In the criminal justice system of Bangladesh, while dealing with a number of cases, our courts often encounter serious challenges in doling out the capital punishment or life imprisonment.
In The State vs Bidhan Chandra Roy (2014) the High Court Division (HCD) of the Supreme Court of Bangladesh expressed that, “… in the sentencing process, two important factors come out which shall shape appropriate sentence: (i) Aggravating factor (ii) Mitigating factor.”
What exactly are these aggravating and mitigating factors?
In layman’s terms, these are the two factors which may influence the decision of a judge with regards to whether the court would award the death penalty or life imprisonment. Two recent judgments, namely the Rajon Murder Case and Oyshee Rahman Case, passed by the Supreme Court of Bangladesh, have brought the issue of capital punishment and imprisonment for life at the forefront again. In the cases where mitigating factors are present, the court may commute “a sentence of death to one of imprisonment for life on consideration of mitigating circumstances.”
So, what are these mitigating circumstances which can commute the death sentence and life imprisonment? Our criminal legislations devote less attention to factors which might mitigate a convict’s punishment, but our judiciary has often identified the specific factors which should result in lesser punishments.
In The State vs Md Masud Rana and Anr (2015), the HCD considered not taking any leading role in the killing and no past records of criminal activity as the mitigating circumstances. A similar view was also held by the Appellate Division in Rahmat Ali alias Shukkur vs The State (2013).
As a result of the following decisions, mitigating circumstances not enumerated in legislations are still available for the judge’s consideration. In The State vs Dr Md Nurul Islam (2014), and later inThe State and Ors vs Tahazzel Hossain Nura and Anr (2015), the division considered old age as the mitigating factor.
How can we measure the gravity of an offense? Our criminal legislation has not identified any specific factors which should result in harsher punishments
No clear rules
Since there is no exclusive list of mitigating factors that must be considered by the judges, hence, oftentimes, inconsistency is evident in their judicial attitude. Here, it is important to emphasise one of the recent judgments made by the HCD in The State vs Oyshee Rahman (2015).
In this case, several categories of mitigating circumstances were addressed by the HCD for which death sentence can be commuted to life imprisonment: The mental and physical health of the convict, the psychological history of the convict’s family, and the fact that she willingly surrendered.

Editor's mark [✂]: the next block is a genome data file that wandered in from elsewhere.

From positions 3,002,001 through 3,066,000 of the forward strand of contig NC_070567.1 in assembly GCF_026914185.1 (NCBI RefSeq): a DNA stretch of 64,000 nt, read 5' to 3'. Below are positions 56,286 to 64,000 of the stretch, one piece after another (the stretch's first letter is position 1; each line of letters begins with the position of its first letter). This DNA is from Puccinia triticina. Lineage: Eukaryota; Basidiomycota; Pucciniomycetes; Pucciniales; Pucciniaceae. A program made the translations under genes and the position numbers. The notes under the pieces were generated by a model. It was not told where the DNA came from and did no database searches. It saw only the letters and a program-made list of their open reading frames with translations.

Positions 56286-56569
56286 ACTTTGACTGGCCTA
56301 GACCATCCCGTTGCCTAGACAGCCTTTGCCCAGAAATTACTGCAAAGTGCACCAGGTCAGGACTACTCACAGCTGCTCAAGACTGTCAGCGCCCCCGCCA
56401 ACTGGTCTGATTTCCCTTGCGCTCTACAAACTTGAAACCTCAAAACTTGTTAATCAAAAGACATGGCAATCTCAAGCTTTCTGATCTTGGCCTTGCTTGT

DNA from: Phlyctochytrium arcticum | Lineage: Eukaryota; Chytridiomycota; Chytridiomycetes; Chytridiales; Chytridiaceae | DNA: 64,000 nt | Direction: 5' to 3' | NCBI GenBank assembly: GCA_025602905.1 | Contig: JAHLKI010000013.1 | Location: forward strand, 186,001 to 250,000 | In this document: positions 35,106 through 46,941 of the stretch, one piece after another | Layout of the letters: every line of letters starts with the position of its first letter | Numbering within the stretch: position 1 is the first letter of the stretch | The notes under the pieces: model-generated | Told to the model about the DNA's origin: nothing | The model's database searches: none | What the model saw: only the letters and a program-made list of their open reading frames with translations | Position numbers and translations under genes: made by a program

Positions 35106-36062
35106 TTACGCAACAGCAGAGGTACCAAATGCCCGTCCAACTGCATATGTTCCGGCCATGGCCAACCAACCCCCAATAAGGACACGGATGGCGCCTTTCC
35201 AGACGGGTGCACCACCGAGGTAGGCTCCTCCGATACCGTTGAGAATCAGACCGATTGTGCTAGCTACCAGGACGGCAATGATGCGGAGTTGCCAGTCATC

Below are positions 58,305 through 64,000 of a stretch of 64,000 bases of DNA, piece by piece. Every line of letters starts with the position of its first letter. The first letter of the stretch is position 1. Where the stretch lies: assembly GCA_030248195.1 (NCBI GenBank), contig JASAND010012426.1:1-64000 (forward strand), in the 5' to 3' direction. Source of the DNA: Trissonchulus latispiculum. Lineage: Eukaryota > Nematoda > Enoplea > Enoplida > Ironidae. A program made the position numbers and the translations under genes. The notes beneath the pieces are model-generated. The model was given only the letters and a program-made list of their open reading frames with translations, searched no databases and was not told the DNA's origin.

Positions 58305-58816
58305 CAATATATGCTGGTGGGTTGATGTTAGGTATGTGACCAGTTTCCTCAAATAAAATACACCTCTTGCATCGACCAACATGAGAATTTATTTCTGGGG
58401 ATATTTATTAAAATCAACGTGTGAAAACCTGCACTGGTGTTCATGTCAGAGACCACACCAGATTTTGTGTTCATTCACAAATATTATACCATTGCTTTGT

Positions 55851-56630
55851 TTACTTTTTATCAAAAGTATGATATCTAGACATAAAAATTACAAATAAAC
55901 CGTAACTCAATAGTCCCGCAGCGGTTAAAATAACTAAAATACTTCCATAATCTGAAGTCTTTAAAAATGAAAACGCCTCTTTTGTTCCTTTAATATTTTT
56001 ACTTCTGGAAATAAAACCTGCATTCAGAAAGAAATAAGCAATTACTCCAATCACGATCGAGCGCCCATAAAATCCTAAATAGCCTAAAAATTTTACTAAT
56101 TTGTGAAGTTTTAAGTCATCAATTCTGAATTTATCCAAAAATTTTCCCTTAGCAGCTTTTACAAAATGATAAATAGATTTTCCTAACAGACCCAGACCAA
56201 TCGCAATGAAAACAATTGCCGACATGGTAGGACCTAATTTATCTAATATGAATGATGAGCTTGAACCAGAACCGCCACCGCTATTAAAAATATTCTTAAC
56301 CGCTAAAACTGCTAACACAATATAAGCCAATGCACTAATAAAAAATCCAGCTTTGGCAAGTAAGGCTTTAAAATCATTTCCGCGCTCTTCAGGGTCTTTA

In Md Yahia and others vs The State, the division stated: “Sentence to be awarded should be proportionate to the gravity of the offense.” But how can we measure the gravity of an offense? Our criminal legislation has not identified any specific factors which should result in harsher punishments. However, our judiciary has identified few aggravating circumstances to measure the gravity. So, what are these aggravating circumstances which support death sentence?
In The State vs Md Fazlur Rahman Tonmoy (2009), and later in Shahid and Ors vs The State (2015), the division considered brutality, cold-bloodedness, and the gruesome nature of the murder as the aggravating factors which justified a death sentence.
It’s no surprise that “brutality” and “cold-bloodedness” are considered aggravating factors in many cases. Under Section 367 (5), a judge has to explain why the eventual sentence is appropriate. This is where aggravating and mitigating factors play a role, particularly in terms of making the choice between capital punishment and life imprisonment for offences under Section 302 of the penal code.
But what factors should be considered as aggravating and mitigating still remains a mystery.
Sadiya S Silvee is a Research Assistant at Bangladesh Institute of Law and International affairs (BILIA) and is also associated with the Centre for International Sustainable Development Law (CISDL) as a Legal Researcher.